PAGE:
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Section 17A PC Act - Prior Approval For Investigation Not Necessary When Act Of Public Servant Is Ex-Facie Criminal : Kerala High Court

Hannah M Varghese
26 Sep 2021 7:15 AM GMT
Section 17A PC Act - Prior Approval For Investigation Not Necessary When Act Of Public Servant Is Ex-Facie Criminal : Kerala High Court
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The Kerala High Court has ruled that for offences like falsification of accounts, breach of trust and misappropriation of funds or acts which are ex facie criminal, no prior approval as prescribed under section 17A of Prevention of Corruption Act is required.Justice Sunil Thomas while dismissing a batch of applications observed:"...it has to be noted that scope of section 17A...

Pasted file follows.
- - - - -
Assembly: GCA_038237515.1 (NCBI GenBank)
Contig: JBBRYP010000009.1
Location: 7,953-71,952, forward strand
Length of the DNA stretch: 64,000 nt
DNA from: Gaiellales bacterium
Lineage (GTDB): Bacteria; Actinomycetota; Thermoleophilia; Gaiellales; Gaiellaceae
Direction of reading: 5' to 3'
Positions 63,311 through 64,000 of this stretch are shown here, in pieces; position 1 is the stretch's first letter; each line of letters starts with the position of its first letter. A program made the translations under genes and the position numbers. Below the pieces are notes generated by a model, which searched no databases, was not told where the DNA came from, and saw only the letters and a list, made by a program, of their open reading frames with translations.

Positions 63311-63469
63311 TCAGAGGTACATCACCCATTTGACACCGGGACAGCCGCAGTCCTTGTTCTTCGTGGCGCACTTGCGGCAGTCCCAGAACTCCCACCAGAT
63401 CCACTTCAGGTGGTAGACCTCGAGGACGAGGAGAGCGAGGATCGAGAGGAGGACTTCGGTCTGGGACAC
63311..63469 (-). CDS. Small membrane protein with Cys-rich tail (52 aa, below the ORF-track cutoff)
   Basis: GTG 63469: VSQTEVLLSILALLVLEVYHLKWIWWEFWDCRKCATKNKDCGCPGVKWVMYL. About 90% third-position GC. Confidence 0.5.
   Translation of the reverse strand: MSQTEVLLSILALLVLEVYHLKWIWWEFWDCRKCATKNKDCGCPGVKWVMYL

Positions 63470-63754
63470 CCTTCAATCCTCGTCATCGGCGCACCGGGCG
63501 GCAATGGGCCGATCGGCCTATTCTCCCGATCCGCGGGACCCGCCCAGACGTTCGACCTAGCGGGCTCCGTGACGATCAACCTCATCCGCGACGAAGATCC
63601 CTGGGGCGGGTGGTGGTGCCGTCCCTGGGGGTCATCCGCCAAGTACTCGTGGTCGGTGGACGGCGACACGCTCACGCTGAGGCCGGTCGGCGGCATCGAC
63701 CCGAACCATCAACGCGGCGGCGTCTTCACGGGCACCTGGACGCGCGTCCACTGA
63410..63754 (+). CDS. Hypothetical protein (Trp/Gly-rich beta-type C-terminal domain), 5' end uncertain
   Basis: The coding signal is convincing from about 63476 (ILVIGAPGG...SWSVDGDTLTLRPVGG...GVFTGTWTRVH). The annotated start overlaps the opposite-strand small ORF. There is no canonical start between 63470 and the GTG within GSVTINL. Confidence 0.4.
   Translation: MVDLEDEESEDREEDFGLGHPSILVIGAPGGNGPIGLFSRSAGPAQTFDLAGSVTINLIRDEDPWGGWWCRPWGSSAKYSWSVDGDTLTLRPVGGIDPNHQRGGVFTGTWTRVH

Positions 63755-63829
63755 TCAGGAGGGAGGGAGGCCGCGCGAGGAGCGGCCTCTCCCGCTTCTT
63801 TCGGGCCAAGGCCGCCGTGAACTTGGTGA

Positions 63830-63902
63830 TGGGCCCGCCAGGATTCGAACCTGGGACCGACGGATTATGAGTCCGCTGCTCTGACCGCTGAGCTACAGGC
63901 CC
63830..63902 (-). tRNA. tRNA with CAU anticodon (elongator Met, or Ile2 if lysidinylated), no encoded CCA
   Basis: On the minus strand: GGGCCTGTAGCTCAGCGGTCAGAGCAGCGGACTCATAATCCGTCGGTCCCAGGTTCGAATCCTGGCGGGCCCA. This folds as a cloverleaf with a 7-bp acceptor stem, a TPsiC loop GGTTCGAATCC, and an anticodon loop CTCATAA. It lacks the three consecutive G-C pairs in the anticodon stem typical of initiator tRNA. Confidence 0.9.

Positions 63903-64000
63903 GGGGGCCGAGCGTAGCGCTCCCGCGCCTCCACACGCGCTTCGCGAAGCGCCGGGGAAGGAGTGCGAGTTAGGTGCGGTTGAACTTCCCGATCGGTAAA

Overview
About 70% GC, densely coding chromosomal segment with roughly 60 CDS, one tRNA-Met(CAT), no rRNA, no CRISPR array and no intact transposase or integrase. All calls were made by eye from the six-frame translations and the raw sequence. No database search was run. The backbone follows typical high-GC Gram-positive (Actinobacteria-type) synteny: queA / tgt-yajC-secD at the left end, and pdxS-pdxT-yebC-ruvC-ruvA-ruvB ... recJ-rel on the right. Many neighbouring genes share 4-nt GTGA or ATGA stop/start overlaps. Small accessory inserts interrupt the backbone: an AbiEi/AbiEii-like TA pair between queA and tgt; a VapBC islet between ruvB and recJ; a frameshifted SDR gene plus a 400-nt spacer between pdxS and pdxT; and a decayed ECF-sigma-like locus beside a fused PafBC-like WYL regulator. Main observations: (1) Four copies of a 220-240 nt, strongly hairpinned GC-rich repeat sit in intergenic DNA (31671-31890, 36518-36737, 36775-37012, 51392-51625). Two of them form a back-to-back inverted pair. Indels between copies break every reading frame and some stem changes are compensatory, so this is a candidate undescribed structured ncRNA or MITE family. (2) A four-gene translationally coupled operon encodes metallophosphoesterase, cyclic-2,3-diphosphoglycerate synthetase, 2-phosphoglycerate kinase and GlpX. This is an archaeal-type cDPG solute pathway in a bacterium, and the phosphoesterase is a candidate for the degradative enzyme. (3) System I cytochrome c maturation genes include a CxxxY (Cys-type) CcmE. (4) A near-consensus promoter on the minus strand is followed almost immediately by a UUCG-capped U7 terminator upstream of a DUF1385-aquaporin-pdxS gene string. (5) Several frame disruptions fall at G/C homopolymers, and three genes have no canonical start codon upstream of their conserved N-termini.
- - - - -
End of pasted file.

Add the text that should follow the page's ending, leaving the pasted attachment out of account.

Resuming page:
The Kerala High Court has ruled that for offences like falsification of accounts, breach of trust and misappropriation of funds or acts which are ex facie criminal, no prior approval as prescribed  under section 17A of Prevention of Corruption Act is required.

Justice Sunil Thomas while dismissing a batch of applications observed:

"...it has to be noted that scope of section 17A is specifically confined to "any recommendation made or decision taken by public servant" which alone falls within the protection under section 17A. Definitely, the case of offences like misappropriation of funds, fraud, falsification of accounts, criminal breach of trust, conspiracy, etc. cannot be covered by the protection under section 17A. Definitely, they do not involve any decision or recommendation at all."

The bench was deciding a few connected matters where the petitioners were accused of offences punishable under Sections 13(2) read with 13 (1)(d) of the Prevention of Corruption Act,1988. They had moved the Court challenging the prosecution proceedings launched against them.